Understanding the physical principles that govern the structure and function of biological molecules is paramount to predict and rationalize biological activity. To this end, we use computer simulations to study biological systems at the molecular level.
The Pomès group specializes in the development of computational methods and their application to the study of biological processes. In particular, we seek to uncover the link between the structure, dynamics, and function of proteins. Our work is grounded in statistical mechanics, which provides a formal connection between microscopic and macroscopic length scales. We use computer simulations of molecular models to glean mechanistic insight at spatial and temporal resolutions that are difficult to attain experimentally. More specifically, we study systems of biological relevance with atomistic resolution over time scales extending from the femtosecond to the microsecond and beyond—9 to 11 orders of magnitude over which many important biological processes occur at the molecular level.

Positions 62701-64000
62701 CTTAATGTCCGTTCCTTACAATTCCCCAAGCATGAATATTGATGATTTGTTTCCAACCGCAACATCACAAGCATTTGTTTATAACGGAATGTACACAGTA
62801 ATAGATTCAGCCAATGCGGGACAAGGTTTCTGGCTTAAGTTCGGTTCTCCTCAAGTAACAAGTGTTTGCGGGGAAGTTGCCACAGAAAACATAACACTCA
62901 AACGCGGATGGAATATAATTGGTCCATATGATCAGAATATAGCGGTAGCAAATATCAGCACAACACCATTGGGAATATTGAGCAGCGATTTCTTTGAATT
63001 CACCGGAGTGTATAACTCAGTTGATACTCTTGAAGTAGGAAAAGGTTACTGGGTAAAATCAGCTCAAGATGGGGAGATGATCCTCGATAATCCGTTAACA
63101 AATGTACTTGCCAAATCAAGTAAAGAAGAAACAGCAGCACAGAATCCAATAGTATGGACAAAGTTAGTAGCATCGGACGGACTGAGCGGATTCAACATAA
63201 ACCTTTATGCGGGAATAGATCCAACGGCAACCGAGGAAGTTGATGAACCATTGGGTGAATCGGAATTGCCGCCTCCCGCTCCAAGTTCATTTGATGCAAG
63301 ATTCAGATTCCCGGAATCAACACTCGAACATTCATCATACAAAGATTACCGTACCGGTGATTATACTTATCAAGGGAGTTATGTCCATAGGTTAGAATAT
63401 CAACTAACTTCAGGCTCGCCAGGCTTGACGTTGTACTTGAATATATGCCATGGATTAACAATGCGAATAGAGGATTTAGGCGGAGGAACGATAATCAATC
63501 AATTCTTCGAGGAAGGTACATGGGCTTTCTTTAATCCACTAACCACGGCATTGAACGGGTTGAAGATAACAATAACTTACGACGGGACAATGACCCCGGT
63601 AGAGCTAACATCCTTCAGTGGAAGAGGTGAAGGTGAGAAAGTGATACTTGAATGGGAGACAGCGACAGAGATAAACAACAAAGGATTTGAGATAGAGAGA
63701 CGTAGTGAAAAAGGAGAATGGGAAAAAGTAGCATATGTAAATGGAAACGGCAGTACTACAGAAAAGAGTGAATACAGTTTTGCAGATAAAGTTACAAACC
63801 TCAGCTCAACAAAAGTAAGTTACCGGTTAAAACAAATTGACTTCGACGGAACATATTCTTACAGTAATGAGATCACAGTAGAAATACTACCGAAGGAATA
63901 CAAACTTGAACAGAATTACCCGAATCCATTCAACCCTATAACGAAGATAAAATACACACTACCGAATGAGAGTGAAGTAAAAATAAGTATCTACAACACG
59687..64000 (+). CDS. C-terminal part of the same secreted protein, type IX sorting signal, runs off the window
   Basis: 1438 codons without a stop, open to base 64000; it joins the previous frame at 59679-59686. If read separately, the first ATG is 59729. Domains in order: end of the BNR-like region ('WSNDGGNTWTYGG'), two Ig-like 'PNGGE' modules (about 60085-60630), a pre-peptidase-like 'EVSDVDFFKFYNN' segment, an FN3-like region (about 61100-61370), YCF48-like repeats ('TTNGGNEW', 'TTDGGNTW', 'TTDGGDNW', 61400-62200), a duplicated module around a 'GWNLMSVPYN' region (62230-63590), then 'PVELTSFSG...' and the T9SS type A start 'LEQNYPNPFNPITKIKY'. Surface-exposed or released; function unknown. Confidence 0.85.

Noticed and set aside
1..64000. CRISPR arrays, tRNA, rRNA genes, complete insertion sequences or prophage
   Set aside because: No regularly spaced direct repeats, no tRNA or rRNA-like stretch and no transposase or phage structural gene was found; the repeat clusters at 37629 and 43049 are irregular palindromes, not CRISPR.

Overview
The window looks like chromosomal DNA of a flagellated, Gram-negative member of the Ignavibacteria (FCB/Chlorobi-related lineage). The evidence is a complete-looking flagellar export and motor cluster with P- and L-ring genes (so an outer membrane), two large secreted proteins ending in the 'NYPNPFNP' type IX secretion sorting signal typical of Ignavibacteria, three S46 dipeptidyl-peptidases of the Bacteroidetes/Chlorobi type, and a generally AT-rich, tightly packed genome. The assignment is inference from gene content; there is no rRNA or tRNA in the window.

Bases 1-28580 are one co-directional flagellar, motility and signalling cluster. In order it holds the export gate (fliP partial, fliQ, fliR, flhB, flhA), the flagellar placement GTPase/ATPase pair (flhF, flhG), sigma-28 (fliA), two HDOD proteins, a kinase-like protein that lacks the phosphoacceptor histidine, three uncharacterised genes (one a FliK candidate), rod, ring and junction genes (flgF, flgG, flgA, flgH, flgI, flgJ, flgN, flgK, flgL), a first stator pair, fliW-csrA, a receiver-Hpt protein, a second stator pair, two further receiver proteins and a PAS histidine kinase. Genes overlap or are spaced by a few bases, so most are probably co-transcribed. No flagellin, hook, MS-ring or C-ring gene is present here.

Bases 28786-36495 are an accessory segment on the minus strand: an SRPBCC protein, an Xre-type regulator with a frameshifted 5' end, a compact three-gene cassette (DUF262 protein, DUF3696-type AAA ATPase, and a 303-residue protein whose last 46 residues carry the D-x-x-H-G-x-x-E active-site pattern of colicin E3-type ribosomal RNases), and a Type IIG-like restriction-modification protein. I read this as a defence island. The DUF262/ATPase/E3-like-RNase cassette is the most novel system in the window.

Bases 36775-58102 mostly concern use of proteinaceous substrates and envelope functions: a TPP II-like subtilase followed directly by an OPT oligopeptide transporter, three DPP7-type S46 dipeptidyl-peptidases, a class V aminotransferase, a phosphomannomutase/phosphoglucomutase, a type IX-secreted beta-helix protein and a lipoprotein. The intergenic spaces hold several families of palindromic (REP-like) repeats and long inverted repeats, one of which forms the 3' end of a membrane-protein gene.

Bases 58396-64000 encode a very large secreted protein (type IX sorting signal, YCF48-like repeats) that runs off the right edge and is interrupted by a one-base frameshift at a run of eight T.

We are interested in elucidating the physical basis for the structure and function of membrane proteins and in a variety of problems pertaining to protein folding, binding, and self-aggregation.